Occupation: Images From Iraq

Occupation: Images From Iraq

Meaghan Haire

In the years that the United States has been involved in Iraq, there have been countless pictures and videos on the news, but even after all the exposure there is still something powerful about finding oneself in a room surrounded by 59 pictures taken by a Marine during his service in Iraq.

From August 27 through October 21, the Clifford Art Gallery in Little Hall will be holding an exhibit known as “Occupation: Benjamin Busch: Photographs from Iraq.” The exhibit is incredibly moving.

Entering the gallery one might expect to see pictures that he or she could have found on CNN or in The New York Times, but leaving the gallery one realizes how powerful and memorable the documentation of history is.

Busch, a Lieutenant Colonel in the Reserve Marines who spent 398 days serving in Iraq, has a way of capturing sometimes mundane and seemingly insignificant objects and giving them a meaning hard to imagine.

The personal favorite of this writer was an image entitled, “Disneyland,” which captured a young Marine with a look of confusion and wonder on his face as he looked out the windows of an abandoned Iraqi amusement park. On the window there is an Iraqi interpretation of the American Mickey Mouse icon, and next to Mickey there is a cartoon depiction of a Native American.

In the artist’s description below the image, Busch points out that this triptych depicting a Marine, Mickey Mouse, and a Native American, is all the more powerful of an image because “our own nation, America, began as an occupation of theirs [the Native Americans].”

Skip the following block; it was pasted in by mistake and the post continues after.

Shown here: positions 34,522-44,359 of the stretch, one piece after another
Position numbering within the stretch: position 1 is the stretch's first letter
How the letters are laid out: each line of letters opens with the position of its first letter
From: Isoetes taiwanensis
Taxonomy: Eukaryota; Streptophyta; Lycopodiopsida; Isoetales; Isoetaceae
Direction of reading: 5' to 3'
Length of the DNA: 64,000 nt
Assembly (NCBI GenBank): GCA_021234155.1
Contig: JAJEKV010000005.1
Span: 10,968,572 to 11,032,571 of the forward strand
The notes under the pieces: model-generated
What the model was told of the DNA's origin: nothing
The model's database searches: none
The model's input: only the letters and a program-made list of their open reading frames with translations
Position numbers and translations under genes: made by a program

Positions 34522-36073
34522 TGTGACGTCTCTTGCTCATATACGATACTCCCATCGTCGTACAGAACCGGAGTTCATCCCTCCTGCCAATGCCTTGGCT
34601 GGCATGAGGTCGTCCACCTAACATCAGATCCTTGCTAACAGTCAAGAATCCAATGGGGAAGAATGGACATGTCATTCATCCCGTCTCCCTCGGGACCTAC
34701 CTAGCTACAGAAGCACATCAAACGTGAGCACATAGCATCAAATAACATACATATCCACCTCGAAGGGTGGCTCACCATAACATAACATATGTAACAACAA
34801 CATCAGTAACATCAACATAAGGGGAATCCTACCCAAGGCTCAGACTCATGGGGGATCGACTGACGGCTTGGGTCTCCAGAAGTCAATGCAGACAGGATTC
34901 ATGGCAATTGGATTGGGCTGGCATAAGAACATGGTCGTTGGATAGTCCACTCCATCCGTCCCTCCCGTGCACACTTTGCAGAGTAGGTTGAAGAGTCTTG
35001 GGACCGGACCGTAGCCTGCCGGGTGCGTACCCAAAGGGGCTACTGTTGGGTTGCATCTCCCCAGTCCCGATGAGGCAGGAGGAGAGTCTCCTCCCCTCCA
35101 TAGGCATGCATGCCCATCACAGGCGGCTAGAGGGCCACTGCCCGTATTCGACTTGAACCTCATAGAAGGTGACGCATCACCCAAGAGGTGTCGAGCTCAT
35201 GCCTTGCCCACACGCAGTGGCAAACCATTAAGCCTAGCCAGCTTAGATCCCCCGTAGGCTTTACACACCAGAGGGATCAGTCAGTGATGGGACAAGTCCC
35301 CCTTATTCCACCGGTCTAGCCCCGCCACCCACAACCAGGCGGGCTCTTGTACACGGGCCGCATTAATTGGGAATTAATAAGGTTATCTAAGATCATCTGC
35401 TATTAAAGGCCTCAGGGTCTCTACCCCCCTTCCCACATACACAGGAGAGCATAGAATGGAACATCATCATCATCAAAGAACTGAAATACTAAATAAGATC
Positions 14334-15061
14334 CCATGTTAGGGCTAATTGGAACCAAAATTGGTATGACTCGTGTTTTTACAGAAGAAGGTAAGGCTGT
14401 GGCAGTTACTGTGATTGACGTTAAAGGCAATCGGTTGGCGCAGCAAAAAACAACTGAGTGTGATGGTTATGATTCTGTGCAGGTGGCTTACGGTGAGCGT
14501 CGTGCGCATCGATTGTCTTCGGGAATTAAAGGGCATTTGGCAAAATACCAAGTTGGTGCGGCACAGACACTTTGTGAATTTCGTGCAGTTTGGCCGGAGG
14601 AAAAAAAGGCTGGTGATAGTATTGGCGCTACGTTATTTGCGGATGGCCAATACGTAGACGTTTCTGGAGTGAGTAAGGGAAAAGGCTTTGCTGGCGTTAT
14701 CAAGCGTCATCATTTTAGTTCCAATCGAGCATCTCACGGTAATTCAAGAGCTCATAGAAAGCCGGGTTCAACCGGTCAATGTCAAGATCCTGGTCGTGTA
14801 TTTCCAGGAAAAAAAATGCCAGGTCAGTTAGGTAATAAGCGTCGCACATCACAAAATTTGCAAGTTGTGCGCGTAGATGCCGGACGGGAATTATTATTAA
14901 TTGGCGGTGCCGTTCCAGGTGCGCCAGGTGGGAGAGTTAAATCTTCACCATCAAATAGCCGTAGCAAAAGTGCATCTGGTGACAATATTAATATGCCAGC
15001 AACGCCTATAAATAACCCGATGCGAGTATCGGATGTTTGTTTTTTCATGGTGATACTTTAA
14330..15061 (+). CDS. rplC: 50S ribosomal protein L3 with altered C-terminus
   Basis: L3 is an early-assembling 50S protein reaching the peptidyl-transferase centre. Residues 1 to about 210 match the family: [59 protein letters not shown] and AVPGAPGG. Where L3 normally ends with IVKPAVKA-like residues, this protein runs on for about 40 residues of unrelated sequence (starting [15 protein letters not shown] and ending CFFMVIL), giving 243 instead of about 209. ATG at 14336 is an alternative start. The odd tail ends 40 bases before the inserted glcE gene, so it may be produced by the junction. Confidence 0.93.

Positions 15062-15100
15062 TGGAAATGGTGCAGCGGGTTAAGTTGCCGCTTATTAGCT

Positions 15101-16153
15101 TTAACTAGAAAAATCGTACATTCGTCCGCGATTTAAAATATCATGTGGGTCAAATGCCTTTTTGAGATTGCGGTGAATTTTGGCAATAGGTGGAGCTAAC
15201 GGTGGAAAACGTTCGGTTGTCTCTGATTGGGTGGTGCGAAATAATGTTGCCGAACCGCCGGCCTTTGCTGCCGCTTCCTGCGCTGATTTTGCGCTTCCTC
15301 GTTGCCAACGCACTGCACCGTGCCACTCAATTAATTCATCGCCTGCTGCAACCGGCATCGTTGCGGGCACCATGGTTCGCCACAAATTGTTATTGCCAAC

With images ranging from Iraqi children’s sketches of American tank engines (“Two Tanks,” 2005), to pictures of Iraqi propaganda (“Taped Flag,” 2005), to images of Marines sleeping on abandoned elementary school anatomy tables (“Anatomy,” 2005), Busch portrays the side of life in Iraq that Americans are not seeing on the news.

Colgate students will also have the unique experience of getting to meet the artist and hear about his experience in Iraq and about the images that are on display in the Clifford Gallery.

Benjamin Busch is the son of a one time Colgate professor, Fred Busch.

Carol Ann Lorenz, the Senior Curator of the Clifford Art Gallery, welcomes students to come to the Humanities Colloquium reading, “Letters from the Front: Benjamin Busch on writing home from the war in Iraq” at 4:10 in the Ho Lecture Room on September 4th and then to a second opportunity meet Busch and hear about his art at the Golden Auditorium at 4:30 on September 5th.

Lorenz also wants students to know that Busch has another exhibit running concurrently with “Occupation” on the Colgate campus up the hill at the Longyear Museum of Anthropology in Alumni Hall, which showcases Busch’s exhibit, “The Art In War.”

Busch’s exhibits on campus should not to be missed. His images are incredibly meaningful and they will leave a lasting impression.

“[They] are moments that cannot occur again,” Busch described. “What I photographed there has already been repainted, burned, or discarded. I had only one chance to take a photograph of any moment there. These are the chances that I took.”